Friday, November 13, 2015

Ramanujan Surprises Again

"Ramanujan surprises again". Some just-discovered depth to the famous "1729" story:
The romanticism rubbed off on the number 1729, which plays a central role in the Hardy-Ramanujan story. "I remember once going to see [Ramanujan] when he was ill at Putney," Hardy wrote later. "I had ridden in taxi cab number 1729 and remarked that the number seemed to me rather a dull one, and that I hoped it was not an unfavourable omen. 'No', he replied, 'it is a very interesting number; it is the smallest number expressible as the sum of two cubes in two different ways.'" What Ramanujan meant is that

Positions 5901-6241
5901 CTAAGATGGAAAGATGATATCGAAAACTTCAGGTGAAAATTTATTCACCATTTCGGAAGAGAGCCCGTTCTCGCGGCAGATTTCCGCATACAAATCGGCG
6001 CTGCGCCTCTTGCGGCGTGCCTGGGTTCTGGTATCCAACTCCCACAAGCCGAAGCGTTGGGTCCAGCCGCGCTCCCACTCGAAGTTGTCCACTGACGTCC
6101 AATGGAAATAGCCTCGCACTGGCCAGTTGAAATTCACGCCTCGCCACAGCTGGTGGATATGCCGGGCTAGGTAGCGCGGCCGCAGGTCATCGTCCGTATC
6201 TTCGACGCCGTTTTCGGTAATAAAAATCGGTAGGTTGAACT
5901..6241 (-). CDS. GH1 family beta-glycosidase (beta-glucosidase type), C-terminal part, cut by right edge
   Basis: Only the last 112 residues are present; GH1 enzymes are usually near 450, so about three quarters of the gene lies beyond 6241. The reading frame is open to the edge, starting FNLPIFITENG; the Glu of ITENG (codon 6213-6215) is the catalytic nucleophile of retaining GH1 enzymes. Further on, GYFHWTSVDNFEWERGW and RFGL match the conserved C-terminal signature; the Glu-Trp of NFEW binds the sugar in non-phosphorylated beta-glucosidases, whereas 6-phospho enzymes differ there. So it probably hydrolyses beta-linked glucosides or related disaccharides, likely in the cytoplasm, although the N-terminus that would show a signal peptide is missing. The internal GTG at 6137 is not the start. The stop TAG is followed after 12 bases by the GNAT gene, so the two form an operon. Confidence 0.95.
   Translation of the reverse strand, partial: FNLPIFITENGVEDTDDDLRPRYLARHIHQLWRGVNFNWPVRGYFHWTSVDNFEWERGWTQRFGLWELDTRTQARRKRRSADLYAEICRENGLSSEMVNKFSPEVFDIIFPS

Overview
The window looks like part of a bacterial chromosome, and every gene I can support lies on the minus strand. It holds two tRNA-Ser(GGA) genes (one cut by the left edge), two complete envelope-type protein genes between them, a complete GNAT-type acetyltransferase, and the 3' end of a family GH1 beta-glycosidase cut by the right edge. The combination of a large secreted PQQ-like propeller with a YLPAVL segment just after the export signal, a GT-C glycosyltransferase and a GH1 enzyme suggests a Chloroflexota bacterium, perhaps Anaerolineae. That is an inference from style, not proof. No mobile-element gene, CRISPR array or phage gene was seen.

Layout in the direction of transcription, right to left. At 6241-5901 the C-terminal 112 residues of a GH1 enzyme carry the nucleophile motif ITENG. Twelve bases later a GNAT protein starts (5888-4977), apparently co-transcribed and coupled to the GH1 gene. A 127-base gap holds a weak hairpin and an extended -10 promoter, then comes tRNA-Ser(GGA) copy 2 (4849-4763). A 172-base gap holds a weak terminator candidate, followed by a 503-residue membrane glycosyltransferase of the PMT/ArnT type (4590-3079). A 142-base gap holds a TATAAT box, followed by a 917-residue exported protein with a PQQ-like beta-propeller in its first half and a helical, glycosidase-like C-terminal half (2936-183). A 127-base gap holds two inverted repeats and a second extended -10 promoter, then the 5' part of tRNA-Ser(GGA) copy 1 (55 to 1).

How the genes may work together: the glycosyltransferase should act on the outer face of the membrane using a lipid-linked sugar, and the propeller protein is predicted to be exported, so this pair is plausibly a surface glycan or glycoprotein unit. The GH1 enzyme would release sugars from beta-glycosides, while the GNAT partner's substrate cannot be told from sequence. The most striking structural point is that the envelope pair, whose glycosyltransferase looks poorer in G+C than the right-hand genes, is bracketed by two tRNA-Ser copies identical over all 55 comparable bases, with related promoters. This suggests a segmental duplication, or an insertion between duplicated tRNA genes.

\[ 1729 = 1^3 + 12^3 = 9^3 + 10^3. \]    

The anecdote gained the number 1729 fame in mathematical circles, but until recently people believed its curious property was just another random fact Ramanujan carried about in his brain — much like a train spotter remembers train arrival times. What Ono and Trebat-Leder's discovery shows, however, is that it was just the tip of an ice berg. In reality Ramanujan had been busy developing a theory that was several decades ahead of its time and yields results that are interesting to mathematicians even today. He just didn't live long enough to publish it...